This particular monograph will focus on one unique arts community located in rural southeastern Utah. This community is comprised of a group of extraordinary individuals - known as Inside Images - presently incarcerated at the San Juan County (SJC) jail in Monticello, a county-owned facility which contracts with the state of Utah to house state prisoners.
Feeding America (formerly America's Second Harvest);
This report presents information on the clients and agencies served by The Utah Food Bank Services. The information is drawn from a national study, Hunger in America 2010, conducted in 2009 for Feeding America (FA) (formerly America's Second Harvest), the nation's largest organization of emergency food providers. The national study is based on completed inperson interviews with more than 62,000 clients served by the FA national network, as well as on completed questionnaires from more than 37,000 FA agencies. The study summarized below focuses on emergency food providers and their clients who are supplied with food by food banks in the FA network. Key Findings: The FA system served by The Utah Food Bank Services provides emergency food for an estimated 245,100 different people annually.42% of the members of households served by The Utah Food Bank Services are children under 18 years old (Table 5.3.2).43% of households include at least one employed adult (Table 5.7.1).Among households with children, 85% are food insecure and 42% are food insecure with very low food security (Table 188.8.131.52).58% of clients served by The Utah Food Bank Services report having to choose between paying for food and paying for utilities or heating fuel (Table 6.5.1).47% had to choose between paying for food and paying for medicine or medical care (Table 6.5.1).22% of households served by The Utah Food Bank Services report having at least one household member in poor health (Table 8.1.1).The Utah Food Bank Services included approximately 117 agencies at the administration of this survey, of which 110 have responded to the agency survey. Of the responding agencies, 84 had at least one food pantry, soup kitchen, or shelter.34% of pantries, 42% of kitchens, and 27% of shelters are run by faith-based agencies affiliated with churches, mosques, synagogues, and other religious organizations (Table 10.6.1).Among programs that existed in 2006, 85% of pantries, 88% of kitchens, and 64% of shelters of The Utah Food Bank Services reported that there had been an increase since 2006 in the number of clients who come to their emergency food program sites (Table 10.8.1).Food banks are by far the single most important source of food for agencies with emergency food providers, accounting for 80% of the food distributed by pantries, 53% of the food distributed by kitchens, and 35% of the food distributed by shelters (Table 13.1.1).As many as 95% of pantries, 80% of kitchens, and 75% of shelters in The Utah Food Bank Services use volunteers (Table 13.2.1).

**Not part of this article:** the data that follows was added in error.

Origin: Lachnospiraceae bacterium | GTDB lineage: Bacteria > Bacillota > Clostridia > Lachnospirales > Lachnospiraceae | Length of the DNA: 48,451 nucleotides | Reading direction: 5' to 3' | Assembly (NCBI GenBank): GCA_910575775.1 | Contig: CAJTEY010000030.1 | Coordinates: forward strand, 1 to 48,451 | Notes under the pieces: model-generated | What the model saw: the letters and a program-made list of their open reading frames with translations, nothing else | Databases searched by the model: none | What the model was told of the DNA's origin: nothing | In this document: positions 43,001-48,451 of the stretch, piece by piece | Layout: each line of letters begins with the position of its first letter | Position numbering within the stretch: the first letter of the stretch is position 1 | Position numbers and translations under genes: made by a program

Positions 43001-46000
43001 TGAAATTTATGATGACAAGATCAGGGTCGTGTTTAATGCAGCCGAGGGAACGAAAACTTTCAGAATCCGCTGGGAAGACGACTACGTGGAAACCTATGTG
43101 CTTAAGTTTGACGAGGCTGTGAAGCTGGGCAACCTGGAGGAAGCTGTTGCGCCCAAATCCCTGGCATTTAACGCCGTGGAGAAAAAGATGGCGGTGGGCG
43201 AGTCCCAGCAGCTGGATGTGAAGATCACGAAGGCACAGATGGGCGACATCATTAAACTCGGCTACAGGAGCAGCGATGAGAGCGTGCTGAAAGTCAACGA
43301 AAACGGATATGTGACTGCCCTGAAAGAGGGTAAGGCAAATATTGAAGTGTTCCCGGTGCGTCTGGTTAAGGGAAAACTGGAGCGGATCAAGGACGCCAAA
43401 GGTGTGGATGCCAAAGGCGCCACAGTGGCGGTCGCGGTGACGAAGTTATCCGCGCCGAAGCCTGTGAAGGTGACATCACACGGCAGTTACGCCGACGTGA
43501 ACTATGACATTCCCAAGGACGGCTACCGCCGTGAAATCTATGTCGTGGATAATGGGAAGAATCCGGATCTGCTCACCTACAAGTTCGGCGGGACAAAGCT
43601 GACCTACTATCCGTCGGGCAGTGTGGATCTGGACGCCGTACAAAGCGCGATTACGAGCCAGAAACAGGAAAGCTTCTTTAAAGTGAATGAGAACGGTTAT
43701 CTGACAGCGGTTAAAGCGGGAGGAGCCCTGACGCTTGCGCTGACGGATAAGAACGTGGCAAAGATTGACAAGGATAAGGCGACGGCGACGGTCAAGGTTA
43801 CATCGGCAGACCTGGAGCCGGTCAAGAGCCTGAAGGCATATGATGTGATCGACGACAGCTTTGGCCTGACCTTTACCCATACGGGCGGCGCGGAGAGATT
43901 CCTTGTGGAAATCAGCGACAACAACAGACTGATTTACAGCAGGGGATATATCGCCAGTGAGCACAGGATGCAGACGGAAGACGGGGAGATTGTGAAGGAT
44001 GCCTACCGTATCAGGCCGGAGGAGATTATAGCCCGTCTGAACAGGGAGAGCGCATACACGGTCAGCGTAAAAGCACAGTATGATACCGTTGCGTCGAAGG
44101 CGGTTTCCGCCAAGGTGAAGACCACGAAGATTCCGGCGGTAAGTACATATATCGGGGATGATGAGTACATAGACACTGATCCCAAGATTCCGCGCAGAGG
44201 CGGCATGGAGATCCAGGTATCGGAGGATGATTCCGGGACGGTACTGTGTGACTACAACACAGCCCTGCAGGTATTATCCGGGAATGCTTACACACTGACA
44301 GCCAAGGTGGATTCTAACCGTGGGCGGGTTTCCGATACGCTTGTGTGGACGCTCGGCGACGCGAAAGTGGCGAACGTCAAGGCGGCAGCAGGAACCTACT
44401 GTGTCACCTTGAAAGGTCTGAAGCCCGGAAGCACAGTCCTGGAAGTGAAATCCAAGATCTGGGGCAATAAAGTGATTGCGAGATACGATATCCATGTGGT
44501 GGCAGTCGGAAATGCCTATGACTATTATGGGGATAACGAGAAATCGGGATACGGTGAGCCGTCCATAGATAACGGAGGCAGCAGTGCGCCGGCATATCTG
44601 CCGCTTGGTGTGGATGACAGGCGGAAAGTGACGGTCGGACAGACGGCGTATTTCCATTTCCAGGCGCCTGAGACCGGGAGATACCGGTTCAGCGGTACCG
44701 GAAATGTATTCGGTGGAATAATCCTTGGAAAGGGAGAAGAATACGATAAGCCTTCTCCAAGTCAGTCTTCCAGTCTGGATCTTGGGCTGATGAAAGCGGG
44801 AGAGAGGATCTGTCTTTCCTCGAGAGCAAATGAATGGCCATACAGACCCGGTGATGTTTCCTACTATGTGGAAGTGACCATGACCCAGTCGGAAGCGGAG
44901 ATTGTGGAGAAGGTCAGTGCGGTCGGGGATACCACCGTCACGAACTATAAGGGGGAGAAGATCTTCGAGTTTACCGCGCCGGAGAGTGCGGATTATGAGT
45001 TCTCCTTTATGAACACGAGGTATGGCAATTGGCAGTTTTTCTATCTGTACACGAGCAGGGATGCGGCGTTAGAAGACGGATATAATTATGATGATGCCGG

Public Education Network (PEN);
The PEN national office launched a 2005 No Child Left Behind (NCLB) online survey to follow up on the 2004 survey. The 2004 survey generated 12,000 responses and greatly influenced the recommendations in the "Open to the Public" report released in March 2005. PEN was particularly interested in reaching grassroots constituencies, but the voices of everyone -- including educators -- were counted.
Community Foundation of Utah;
Contains mission statement, letter from the board chair, letter from donor advisors, 2010 highlights, financial statements, donors list, funds list, and list of board members and staff.